Don’t text thank-yous!
As an older-than-typical mother of a 14-year-old, I’ve gotten used to my daughter’s
facility with digital appliances and my obvious limitations with them. She’s a digital
native, after all. So I try not to yell when she jerks my cell phone from my hand because
I’m using it, in her view, incorrectly.
She is faster, more proficient, more agile with digital devices. She has played around
with cellular phones and lap-top computers enough to figure out how to do all sorts of
things with all sorts of apps. Her facility with Power Point is such that she creates, with
bells and whistles, any presentations for my classes.
Still, I believe there are a few things I can teach her about communicating the old-
fashioned way. Her adolescent rebellious streak often shows itself in her dismissive
comments about my instructions: “You’re old,” she’ll say. It’s true. And I’m also old-
I believe, for example, in hand-written thank-you notes to people who have taken the
time to assist her with homework or picked out perfect gifts for her. Since her generation
hasn’t learned cursive, she has to write legibly in print. “Can’t I just type them?” she’ll
ask; her generation has learned key-boarding skills from, of course, an app.
“No, you have to write them by hand.” There is something about the warmth and
intimacy of a handwritten note that a typed note cannot convey. (A text message
doesn’t come close.) As just one example, my daughter wrote by hand a lovely note to a
beloved science teacher who taught her a few years ago and still takes the time to tutor
her after school. When the note, which included a drawing of a Christmas present, was
presented along with an actual gift, the teacher told my daughter that “the note was the
best part.” The teacher may hold onto it for years to come.
Technology has so changed the world in a few short decades that my daughter’s school
embraces it. By fifth grade, students start using laptops loaded with educational
software. The school also uses an educational content management system onto which
teachers load assignments, grades and class schedules. I am grateful for a system that
allows my daughter — and me — to so easily track her work.
The internet has made it much easier for me to conduct research, tend to my banking
and conduct my classes. Without Zoom, I’m not sure how I would have made it through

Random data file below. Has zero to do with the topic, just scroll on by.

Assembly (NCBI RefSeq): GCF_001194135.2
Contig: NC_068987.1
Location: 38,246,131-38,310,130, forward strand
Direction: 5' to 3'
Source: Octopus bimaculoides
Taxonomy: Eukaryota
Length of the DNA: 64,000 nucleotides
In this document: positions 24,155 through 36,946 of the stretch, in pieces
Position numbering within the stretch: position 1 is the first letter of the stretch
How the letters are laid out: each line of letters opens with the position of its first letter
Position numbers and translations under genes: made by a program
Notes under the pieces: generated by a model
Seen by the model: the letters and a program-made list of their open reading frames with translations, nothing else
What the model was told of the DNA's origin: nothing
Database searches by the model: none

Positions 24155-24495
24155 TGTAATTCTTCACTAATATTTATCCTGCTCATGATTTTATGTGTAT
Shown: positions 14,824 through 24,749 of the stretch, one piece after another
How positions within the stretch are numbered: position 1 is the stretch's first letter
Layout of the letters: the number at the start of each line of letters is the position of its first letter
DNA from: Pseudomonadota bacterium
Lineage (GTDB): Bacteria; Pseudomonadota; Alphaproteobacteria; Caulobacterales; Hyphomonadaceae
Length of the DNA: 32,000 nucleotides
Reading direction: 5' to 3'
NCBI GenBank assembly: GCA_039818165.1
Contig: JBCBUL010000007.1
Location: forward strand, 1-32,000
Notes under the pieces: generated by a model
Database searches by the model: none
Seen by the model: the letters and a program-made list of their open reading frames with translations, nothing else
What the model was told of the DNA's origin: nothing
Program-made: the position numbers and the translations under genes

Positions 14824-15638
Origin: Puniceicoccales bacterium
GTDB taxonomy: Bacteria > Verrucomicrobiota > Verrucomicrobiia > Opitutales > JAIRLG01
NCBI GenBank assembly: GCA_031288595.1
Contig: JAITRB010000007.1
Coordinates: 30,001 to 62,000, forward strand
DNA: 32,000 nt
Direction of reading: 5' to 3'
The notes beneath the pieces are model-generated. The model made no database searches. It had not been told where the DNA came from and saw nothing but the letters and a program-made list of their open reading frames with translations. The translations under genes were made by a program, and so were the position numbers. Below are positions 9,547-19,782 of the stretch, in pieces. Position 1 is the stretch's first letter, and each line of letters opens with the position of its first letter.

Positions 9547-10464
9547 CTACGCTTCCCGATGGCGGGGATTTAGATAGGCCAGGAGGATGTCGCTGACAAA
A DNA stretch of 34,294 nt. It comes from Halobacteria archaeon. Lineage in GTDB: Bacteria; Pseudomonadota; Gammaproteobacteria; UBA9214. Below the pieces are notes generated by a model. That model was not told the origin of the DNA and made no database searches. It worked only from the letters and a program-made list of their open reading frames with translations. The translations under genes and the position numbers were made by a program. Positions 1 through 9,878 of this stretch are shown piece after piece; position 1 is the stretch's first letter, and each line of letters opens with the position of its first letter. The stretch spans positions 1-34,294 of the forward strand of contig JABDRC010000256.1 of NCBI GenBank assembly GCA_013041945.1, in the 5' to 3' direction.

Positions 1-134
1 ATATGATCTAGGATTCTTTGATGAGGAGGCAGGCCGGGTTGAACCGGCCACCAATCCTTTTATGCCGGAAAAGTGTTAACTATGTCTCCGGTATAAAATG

the pandemic shutdown. There is no doubt that technology has created opportunity,
promoted advancement and boosted performance in many arenas.
But there is a significant downside to this brave new world. Even as it has created jobs,
technology has also eliminated whole categories of employment. One hardly hears of
“secretaries” anymore; bank tellers will soon follow. Retail stores are shutting down as
customers shift to online shopping. Factories are replacing humans with robots.
Far worse is the way in which technology has allowed misinformation to spread faster
and faster. Shadow worlds of weird conspiracies thrive online. False information about
COVID-19, spread in online forums, still stalks us, hampering efforts to control the virus.
Moreover, I fear the debilitating effect that digital media can have on teenagers’ sense
of self-esteem. As rates of childhood anxiety and suicide have skyrocketed, some
psychologists point to pervasive social media. Many youngsters have access to the
photos of Instagram and the videos of TikTok, which are filled with unrealistic images of
perfect bodies and faces. Adolescence is difficult enough without the inevitable
comparisons teens make to their own imperfect selves. Add the risks of online bullying,
and you have a recipe for a depressed youngster.
I do what I can to limit my daughter’s exposure to the riskier corners of the online world.
Recognizing my incompetence in those media, I spent 45 minutes — online, of course
— learning how to set up parental controls on her various devices. But, again, she’s
better at this stuff than I am, so I don’t think it will be long before she finds a way to
Still, I haven’t given up. That’s why I will spend the rest of the holiday season nagging
her to write thank-you notes by hand.